Bill Richardson's climate and energy plan

The boldest plan on the table

As of today, Bill Richardson has become the boldest, most visionary Democratic presidential candidate on climate and energy policy. (John Edwards is a close second.) …

Bill Richardson introduces climate and energy plan

Reviews are good

New Mexico governor and Democratic presidential candidate Bill Richardson gave a big speech today in which he introduced what sounds like an extremely ambitious climate …

Gore in <em>Time</em>

A great profile

Time magazine has a long, insightful, and sympathetic profile of Al Gore in the latest issue. The theme is "the last temptation of Gore," i.e., …

In Eighteen Hundred Seventy-Two, Ulysses Made the Greenies Blue

Legislation introduced to overhaul ancient mining law In 1872, President Ulysses S. Grant signed a mining-regulation law — and while resource extraction has changed significantly …

Naval Gazing

Five environmental groups sue Navy over sonar use off Hawaii Tensions over the U.S. Navy’s use of sonar in anti-submarine exercises off Hawaii have resurfaced, …

Influencing the Farm Bill

Now is the time to harangue your reps about farm and food policy.

As debate over the 2007 Farm Bill heats up, more people than ever are realizing that the five-year omnibus legislation, due to expire this year, directly influences what crops are produced in this country, who gets paid for them and how much, the manner in which they are produced, what kind of product they become, and who eats what. They're also connecting the dots and realizing that our current farm and food policy is making us overweight and unhealthy while lining the pockets of multinational corporations and polluting the environment. Though the increased attention is exciting, the Farm Bill is a hugely complicated and can be difficult to get a handle on. Even its timeline is confusing and unpredictable. Is it too late to express opinions to representatives? The answer is no -- but now is the time to get busy.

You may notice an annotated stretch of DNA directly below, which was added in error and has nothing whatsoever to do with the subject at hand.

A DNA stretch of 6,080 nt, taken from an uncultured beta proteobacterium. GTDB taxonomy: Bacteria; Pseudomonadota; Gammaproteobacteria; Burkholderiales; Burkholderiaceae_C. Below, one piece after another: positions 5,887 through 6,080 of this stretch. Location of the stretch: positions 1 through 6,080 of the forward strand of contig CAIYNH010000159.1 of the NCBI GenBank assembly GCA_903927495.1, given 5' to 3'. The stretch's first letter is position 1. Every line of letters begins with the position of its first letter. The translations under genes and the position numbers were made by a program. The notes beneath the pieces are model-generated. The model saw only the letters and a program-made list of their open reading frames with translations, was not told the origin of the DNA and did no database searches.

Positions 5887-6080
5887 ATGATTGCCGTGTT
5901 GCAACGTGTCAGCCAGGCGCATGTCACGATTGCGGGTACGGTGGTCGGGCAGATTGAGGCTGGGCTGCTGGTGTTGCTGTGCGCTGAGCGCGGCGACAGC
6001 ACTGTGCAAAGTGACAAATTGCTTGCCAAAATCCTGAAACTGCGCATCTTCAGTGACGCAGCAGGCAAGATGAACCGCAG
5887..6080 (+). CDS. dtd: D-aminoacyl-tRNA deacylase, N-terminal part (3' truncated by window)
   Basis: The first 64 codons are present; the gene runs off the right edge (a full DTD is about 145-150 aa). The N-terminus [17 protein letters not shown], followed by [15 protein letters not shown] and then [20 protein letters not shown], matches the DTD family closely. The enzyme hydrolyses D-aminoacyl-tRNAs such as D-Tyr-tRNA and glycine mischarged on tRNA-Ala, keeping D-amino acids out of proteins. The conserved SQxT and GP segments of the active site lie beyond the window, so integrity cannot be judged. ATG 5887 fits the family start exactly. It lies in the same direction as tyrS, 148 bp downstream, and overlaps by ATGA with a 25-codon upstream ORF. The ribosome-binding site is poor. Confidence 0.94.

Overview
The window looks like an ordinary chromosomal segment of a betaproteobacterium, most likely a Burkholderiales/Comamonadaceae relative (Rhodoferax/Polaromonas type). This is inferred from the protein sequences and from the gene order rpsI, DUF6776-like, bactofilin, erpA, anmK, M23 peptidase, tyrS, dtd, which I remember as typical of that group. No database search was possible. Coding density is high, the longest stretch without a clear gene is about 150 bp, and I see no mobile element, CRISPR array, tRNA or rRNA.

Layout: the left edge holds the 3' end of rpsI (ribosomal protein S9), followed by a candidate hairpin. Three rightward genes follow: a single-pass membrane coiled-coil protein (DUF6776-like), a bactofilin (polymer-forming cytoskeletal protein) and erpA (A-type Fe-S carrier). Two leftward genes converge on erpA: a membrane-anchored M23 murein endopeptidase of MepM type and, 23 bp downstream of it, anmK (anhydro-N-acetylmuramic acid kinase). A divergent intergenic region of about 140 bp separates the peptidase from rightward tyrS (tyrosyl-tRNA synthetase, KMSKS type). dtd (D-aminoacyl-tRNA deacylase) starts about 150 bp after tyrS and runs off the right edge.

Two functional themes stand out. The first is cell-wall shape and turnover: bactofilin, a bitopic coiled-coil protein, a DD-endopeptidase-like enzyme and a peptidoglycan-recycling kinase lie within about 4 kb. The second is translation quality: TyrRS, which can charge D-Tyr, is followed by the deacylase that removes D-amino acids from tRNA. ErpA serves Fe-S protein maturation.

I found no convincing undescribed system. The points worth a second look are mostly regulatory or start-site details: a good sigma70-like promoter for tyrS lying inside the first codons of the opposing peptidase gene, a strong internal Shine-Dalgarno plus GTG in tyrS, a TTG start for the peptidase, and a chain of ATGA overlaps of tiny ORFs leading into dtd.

The great Cornholio

Corn ethanol politics

I really don't have anything to add, so here are some excerpts from Motley Fool telling it like it is: My theory is that the political support for massive biofuel expansion comes down to securing constituents' votes. Politicians know they can benefit politically from selling the benefits of biofuels ... and they also know there's too much at stake politically to back away from the issue. What states' politicians stand to benefit the most from backing biofuel? For starters, we can look at the top 10 ethanol-producing states, [by millions of gallons]: (Thanks KO)

Or Are You Just Happy to Sue Me?

U.S. prosecutors compare “eco-terrorists” to KKK In its unyielding quest to root out terror at its terror-y roots, the U.S. government is battling to have …

Paul Hawken and <em>Blessed Unrest</em>

What would you like to ask him?

Tomorrow, I’m sitting down for a chat with Paul Hawken, author, entrepreneur, and environmental legend. We’ll be discussing, among other things, his new book Blessed …